I recall a story about a philosopher who proposed an idea that everything is essentially perpetually divisible. That is to say, you can divide a whole into two halves and for each half (regarded as new wholes), divide into two more halves ad infinitum.
The analogy used was a cake or bread or some food or other quantifiable object to be split into equal parts.
I think the lesson, or the question, or the hypothesis of the thought experiment was basically that everything is composed of smaller components and there was no lower limit; no matter how small the pieces get, You can't divide to zero. With a fine enough instrument, you can keep going and going, and never reach a certain point where matter just vanishes. It perhaps presents some interesting implications regarding concepts like atomism and relativity.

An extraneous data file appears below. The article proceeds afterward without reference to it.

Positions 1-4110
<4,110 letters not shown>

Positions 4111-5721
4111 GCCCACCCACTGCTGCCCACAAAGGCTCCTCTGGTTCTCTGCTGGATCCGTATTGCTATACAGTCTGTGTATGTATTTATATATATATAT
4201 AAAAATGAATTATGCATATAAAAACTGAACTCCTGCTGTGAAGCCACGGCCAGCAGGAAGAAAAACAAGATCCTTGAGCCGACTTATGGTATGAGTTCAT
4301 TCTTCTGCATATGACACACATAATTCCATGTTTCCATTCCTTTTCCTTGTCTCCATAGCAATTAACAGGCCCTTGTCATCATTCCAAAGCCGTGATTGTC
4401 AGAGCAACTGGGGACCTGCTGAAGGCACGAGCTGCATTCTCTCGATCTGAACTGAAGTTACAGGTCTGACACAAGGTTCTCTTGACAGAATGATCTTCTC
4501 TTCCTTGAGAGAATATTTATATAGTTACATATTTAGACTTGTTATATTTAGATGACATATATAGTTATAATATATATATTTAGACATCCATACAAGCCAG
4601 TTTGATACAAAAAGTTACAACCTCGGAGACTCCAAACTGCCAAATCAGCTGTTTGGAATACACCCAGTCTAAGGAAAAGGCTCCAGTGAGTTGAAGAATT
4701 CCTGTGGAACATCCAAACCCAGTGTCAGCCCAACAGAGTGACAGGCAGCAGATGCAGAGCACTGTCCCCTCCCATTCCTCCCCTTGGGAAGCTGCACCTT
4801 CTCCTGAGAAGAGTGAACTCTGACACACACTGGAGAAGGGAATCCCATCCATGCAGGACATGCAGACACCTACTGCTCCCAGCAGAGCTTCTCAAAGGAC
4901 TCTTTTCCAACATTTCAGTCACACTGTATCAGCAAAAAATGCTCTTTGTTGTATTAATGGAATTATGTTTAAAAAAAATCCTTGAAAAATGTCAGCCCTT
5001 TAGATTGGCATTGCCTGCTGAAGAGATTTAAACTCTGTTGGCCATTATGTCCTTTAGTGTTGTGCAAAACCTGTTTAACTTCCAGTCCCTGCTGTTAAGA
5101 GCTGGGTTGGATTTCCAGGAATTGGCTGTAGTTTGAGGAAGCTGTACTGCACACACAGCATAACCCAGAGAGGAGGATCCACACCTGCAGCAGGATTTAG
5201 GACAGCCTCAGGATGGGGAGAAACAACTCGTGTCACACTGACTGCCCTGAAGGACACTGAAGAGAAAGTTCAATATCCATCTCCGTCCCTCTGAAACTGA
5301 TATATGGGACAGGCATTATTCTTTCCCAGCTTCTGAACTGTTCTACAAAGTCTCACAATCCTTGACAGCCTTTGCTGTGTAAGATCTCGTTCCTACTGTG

It was supposedly from before the advent of modern microscopy and particle physics. I thought it was attributed to either Socrates, Plato, or Aristotle, but I can't find any evidence of it and the key words are a bit vague to build a strong search query. I keep coming up with unrelated information on things like Socrates' Analogy of the Divided Line (as told by Plato) and Aristotles Categories, Division of Science, Division of the Soul, etc.
My question is: Does anybody recognize who or what I'm talking about? What is this story (theory/idea/whatever) known as? And who is it attributed to?